Passover Linzer Tart, baked like a slab pie, uses a combination of ground hazelnuts, walnuts and almonds in the crust. (Goran Kosanovic/For The Washington Post)

On this eight-day Jewish holiday, which begins sundown April 10 this year, those who observe its dietary restrictions do not eat any foods made from wheat except for matzoh, and that prohibition includes oat, rye, barley and spelt. For generations, Passover ­desserts got a bad rap because bakers had only matzoh flour and potato starch at their disposal, which imparted what came to be known as the “Passover taste.” Not a good thing.

Well, an entire industry is now devoted to Passover desserts. The Manischewitz macaroons I grew up with are available in carrot cake and rocky road flavors. Yet I find the store-bought holiday selection generally lacking — and, let’s face it, I’m a baker.

Thanks to a growing array of suitable ingredient alternatives, I can tell you that it’s possible to bake Passover desserts that are just as good as the ones I make the rest of the year. My children have weighed in on this.

Pastry cream, black-and-white cookies and a less sinful chocolate ganache can be made dairy-free, with almond milk. Tapioca flour can be used to make Brazilian cheese bread, and almond flour has allowed me to improve the taste of cookies and cakes once weighed down by dry matzoh cake meal.

The spectrum of suitable recipes has broadened as well, thanks to a focus on gluten-free items and trending flavors. Naomi Nachman offers chili chocolate chip cookies and pomegranate pistachio semifreddo in her new “Perfect for Pesach” cookbook (Mesorah, 2017), while Michele Streit Heilbrun’s “Matzo” (Potter, 2017) features apple crumb pie and Roman pizzarelle cookies.


Passover Blueberry Pie, made with an almond flour-coconut oil crust. (Goran Kosanovic/For The Washington Post)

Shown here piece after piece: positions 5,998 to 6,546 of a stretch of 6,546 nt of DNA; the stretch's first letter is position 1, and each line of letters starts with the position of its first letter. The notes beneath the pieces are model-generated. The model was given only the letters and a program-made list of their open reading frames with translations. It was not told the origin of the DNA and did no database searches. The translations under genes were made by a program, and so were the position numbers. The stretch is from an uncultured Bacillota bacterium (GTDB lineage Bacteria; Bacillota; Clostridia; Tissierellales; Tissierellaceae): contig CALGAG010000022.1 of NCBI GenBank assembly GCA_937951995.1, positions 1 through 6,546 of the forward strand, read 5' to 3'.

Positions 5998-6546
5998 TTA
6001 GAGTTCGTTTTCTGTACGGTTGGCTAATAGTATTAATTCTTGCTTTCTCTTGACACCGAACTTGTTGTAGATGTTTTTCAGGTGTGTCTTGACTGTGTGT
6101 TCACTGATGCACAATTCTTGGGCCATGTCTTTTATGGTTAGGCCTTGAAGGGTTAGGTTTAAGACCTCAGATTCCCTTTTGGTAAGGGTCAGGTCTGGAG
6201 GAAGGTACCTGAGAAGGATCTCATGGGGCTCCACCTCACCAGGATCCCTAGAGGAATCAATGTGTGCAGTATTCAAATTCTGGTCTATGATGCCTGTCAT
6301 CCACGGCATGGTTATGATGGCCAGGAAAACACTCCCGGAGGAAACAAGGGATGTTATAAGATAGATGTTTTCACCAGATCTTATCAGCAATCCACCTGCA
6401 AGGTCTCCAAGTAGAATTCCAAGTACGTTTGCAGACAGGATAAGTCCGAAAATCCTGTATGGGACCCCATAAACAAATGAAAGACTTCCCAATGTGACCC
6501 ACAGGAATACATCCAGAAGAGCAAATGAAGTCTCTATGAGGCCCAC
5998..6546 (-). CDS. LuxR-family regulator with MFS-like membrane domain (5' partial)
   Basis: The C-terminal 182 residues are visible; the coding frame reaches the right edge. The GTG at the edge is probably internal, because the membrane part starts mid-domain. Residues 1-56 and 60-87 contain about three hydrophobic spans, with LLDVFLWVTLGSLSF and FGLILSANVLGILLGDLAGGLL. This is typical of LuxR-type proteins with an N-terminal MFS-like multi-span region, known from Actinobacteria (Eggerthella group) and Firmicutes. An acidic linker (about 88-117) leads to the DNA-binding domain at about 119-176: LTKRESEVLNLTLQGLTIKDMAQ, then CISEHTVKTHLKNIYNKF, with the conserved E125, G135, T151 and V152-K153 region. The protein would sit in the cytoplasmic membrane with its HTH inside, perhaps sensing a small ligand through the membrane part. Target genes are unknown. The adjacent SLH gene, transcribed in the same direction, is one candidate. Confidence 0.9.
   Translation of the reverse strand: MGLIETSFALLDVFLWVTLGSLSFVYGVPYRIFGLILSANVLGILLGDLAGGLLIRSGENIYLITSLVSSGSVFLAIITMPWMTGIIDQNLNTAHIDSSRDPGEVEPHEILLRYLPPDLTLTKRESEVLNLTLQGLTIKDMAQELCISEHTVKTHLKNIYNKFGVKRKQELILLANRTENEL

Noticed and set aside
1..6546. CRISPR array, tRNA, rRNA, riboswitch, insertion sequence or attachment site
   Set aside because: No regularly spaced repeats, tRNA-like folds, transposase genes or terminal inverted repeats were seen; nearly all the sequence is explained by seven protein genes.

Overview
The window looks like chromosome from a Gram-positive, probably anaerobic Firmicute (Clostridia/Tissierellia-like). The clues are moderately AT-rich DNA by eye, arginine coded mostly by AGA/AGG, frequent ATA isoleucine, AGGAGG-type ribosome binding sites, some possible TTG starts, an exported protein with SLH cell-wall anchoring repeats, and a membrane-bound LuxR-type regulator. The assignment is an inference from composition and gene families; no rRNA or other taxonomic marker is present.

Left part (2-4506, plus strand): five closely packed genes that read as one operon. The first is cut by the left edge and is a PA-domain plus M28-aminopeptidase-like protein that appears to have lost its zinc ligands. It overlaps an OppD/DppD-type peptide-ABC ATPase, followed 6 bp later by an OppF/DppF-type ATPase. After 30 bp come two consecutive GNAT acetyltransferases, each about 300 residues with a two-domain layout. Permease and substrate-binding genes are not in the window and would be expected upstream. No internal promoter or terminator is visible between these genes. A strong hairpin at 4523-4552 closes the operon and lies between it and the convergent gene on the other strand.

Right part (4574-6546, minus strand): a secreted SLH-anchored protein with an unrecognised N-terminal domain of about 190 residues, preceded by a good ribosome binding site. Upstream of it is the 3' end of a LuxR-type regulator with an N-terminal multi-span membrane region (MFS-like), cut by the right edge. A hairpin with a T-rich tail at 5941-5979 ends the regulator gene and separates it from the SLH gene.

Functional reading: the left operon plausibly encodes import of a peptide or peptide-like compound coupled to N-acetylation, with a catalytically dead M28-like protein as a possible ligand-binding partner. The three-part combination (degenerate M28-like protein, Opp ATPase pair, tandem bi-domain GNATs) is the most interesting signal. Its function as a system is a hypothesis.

“Almond flour has replaced matzoh cake meal as our go-to flour substitute,” Nachman told me, “because it tastes so much better.” When I come across recipes during the year that call for less than one-third cup of ­all-purpose flour, I consider whether I can substitute almond flour and convert the baked goods for Passover.

When I started experimenting with pie crusts for this holiday in 2011, people said, “Who needs pie for Passover?” My response: Every day is a good day for pie.

This year I offer tarts and a pie that you will probably want to bake year-round. The crust for my Passover Blueberry Pie is made with almond flour and potato starch, and therefore gluten-free. The chocolate tart has a simple ganache that’s as good as the decadent French tarts I learned to bake in pastry school many years ago. Moreover, it can be made nut-free when you use coconut or regular milk rather than almond milk and find nut-free chocolate; parents of children with nut allergies have a hard time finding nut-free Passover dessert recipes. This dessert can be made ahead and frozen.

Finally, my linzer tart is made like a slab pie — mostly because sometimes you need a tart that feeds a crowd. It has three kinds of nuts in the crust — kind of expensive — and is filled with your favorite jam. To keep the cost of the linzer tart down, buy whole nuts and grind them yourself in the food processor instead of buying nut meals or flours.


The rich ganache for this Passover Chocolate Tart With Chocolate Chip Crust can be made with coconut milk or almond milk. (Goran Kosanovic/For The Washington Post)

With these recipes in hand, there’s no reason to settle for old-school Passover treats.

During the holiday, my kitchen counter is jammed with platters of cookies, layer cakes, pastries, candies and tarts. Nonetheless, the minute the holiday is over, my kids want their beloved chocolate babka. Give me a chance, young Shoyers — maybe I’ll figure that one out for next year.

Shoyer’s most recent cookbook is “The New Passover Menu” (Sterling Epicure, 2015).